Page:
The most famous pilgrim of the Sanctuary, used to be the then Pope John the 23th.
Tinos is famous for the Dovecots that dot the landscape, often sited with the lesser known terracing.
The dovecots were introduced by the Venetians, as they found the doves were useful for food, feathers and fertiliser. Obviously the latter was very important given the sheer scale of the terraced farming that has taken place on Tinos.
What is surprising is just how big and intricate the dovecots are - typically with two levels - I was told the lower level was used like a storeroom or shed.
There are apparently one thousand dovecots still surviving on the island, and the good news is they are being maintained rather than be left to fall apart.
Interestingly, I hadn't noticed until I looked at our pictures of Mykonos, but there is actually a building that is designed to look like a Venetian dovecot sited near the windmills in Mykonos Town, just near Little Venice.
Tinos has many miles of terraces that cover the landscape, even high up into some of the mountains. These must have taken hundreds of years to build - the sheer effort that was required to do this all by hand is staggering.
Tinos supplied food to Athens, with the terraces being used for Olive trees, cereals, grapes, figs and vegetables. Tinos was known as the most cultivated island in the Aegean.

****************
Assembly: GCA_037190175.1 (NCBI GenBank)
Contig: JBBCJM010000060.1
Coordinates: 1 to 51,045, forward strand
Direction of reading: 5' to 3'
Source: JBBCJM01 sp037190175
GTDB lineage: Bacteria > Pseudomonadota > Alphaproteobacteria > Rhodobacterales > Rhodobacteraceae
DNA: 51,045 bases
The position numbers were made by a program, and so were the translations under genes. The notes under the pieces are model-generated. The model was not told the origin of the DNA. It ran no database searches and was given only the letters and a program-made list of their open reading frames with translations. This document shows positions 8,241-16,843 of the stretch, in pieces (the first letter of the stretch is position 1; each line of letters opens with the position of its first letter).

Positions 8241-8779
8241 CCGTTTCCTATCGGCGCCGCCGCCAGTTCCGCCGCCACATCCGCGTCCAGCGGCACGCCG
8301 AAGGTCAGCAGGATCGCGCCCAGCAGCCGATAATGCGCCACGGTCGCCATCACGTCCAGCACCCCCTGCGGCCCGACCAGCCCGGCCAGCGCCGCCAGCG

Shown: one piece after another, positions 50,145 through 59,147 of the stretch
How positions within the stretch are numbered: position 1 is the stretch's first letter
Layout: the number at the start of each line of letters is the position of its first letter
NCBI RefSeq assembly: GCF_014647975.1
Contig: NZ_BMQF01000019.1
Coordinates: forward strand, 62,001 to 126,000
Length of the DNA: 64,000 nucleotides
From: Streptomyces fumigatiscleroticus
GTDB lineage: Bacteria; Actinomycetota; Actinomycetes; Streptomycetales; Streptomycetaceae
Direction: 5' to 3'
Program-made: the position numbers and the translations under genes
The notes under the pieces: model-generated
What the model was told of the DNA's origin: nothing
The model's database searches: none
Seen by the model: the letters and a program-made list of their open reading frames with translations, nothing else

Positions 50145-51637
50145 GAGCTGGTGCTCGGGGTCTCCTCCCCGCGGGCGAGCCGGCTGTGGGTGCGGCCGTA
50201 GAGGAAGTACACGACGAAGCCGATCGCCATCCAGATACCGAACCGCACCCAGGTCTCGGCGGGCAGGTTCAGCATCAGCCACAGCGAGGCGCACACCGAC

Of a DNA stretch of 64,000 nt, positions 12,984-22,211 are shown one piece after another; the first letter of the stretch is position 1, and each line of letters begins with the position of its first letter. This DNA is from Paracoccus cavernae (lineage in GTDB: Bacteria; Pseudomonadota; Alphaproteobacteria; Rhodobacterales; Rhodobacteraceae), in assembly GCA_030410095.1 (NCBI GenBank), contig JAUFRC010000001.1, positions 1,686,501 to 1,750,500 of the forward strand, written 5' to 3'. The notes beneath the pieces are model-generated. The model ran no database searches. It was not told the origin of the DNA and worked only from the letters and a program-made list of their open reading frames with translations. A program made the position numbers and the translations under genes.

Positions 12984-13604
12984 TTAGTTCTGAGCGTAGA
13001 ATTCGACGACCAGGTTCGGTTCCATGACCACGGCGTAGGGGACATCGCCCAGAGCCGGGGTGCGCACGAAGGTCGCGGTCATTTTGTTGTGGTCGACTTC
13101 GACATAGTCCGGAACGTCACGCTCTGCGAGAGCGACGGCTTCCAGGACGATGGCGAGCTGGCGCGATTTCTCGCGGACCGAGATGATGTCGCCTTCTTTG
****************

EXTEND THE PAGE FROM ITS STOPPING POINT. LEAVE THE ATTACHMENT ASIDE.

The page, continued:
Pyrgos is one of the largest and prettiest villages on Tinos, with great architecture and a long tradition in sculpture. Since 1955 a marble sculpture school works in the village, supports this craft as evidenced by the marble on the churches and houses of the village as well as its two museums. The fountain in the village centre is dedicated to the Greek revolution of 1821 - unfortunately the road behind it was being repaired so it was a bit messy and partly cordoned off. The centre has several cafes and bars where drinks and pasties are popular.
The road winds its way up from Tinos to Monastiri with amazing views over the Chora on the way.